You can make all the right moves in your career, meet all the right people, and say all the right things, but if you're not making your own physical and mental health a priority then you risk holding yourself back from your full potential. Not just in your personal and social life, but in your career, as well.
To help explain the ways in which unhealthy habits and stress affect your wellbeing and hold you back in various aspects of your life, we consulted Dr. Jennifer Stagg, a biochemist turned naturopathic physician who specializes in genomic testing. Through these genetic tests and one-on-one health counseling, she helps people clean up their lives from the inside out so they can better navigate the path to happiness and success.
The Unhealthy Habits Affecting Your World
“Some of the worst habits I see in working women are not getting enough sleep, too much stress that is not managed well, and not enough exercise," Dr. Stagg told SWAAY. “Women also fall into the trap of making poor food choices either because they are stressed or because of the sense of too little time to plan meals. It's a widespread issue among women. We are spread way too thin and have trouble finding our way back to balance until something serious starts happening with our health that often sends us to the doctor's office."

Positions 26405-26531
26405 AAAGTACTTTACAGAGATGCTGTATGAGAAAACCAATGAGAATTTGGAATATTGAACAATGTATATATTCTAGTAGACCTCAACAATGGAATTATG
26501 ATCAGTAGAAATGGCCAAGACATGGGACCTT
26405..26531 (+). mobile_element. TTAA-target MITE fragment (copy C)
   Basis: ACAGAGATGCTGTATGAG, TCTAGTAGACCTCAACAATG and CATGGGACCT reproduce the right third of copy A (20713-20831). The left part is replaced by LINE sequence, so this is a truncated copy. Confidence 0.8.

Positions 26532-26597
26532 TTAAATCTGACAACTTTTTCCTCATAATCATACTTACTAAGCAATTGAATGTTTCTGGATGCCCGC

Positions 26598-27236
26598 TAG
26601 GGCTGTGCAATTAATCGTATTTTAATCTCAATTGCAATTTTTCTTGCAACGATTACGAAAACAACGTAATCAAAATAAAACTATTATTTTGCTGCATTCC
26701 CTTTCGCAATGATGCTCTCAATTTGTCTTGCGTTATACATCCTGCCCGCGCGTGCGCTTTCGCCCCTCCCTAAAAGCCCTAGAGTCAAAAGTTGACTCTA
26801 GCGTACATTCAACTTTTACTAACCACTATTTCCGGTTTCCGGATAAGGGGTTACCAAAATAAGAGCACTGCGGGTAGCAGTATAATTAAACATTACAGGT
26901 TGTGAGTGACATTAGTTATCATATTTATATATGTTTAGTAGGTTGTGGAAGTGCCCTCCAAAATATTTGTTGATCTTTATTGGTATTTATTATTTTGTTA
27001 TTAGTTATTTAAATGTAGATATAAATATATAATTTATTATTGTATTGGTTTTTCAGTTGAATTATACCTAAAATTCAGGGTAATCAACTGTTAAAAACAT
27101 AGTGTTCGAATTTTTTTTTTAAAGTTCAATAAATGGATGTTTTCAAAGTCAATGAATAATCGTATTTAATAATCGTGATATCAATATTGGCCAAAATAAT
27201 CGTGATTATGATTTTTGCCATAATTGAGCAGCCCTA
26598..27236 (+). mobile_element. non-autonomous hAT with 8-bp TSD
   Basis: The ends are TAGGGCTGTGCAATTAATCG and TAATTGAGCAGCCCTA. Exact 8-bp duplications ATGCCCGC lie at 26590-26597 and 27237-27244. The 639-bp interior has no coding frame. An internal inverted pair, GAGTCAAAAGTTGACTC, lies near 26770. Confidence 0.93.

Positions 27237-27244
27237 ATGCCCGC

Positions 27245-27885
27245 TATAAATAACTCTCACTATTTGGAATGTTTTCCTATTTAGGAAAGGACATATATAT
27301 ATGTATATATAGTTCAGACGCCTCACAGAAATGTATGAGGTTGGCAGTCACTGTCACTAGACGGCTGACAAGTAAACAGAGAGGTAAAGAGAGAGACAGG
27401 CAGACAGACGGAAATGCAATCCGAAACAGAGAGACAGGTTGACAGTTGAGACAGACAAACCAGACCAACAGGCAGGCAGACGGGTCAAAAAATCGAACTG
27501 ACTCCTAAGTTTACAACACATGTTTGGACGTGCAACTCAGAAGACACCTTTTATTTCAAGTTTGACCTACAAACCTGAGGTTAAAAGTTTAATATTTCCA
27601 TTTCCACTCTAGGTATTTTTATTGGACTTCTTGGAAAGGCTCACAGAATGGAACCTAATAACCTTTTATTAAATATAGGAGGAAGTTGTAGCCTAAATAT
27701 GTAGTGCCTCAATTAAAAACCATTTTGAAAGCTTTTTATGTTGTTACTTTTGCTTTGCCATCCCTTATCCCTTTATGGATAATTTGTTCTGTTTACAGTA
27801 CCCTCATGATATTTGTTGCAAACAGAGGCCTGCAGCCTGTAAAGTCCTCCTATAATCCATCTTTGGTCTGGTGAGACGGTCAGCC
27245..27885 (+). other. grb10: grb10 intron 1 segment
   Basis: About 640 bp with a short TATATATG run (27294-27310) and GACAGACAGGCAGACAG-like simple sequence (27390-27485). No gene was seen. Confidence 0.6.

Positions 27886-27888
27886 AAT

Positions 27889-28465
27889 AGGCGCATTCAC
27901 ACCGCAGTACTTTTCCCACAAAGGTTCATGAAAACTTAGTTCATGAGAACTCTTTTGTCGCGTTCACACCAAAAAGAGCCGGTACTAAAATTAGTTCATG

Another unhealthy “habit," which should come as no surprise, is stress. This monster looms in far more places than under the bed, and it can wreak havoc on your personal, social, and work life.
“I often call stress the elephant in the room," said Dr. Stagg. “I see so many women who are exercising – sometimes to the point of excess – and are eating very clean diets who can't understand why they are having health problems. I always ask how they are managing the stressors in their life, and often find significant concerns that need to be addressed."
For many, stress becomes so “normal" that we may not notice it anymore. Some “hidden" signs that you're over your limit include persistent moodiness, exhaustion despite adequate sleep, and an uptick in everyday tasks falling through the cracks. Stress can also manifest physically by causing headaches, an aching jaw (from clenching your teeth), painful period cramps (from imbalanced hormones), and worsened allergies (also from hormone imbalance).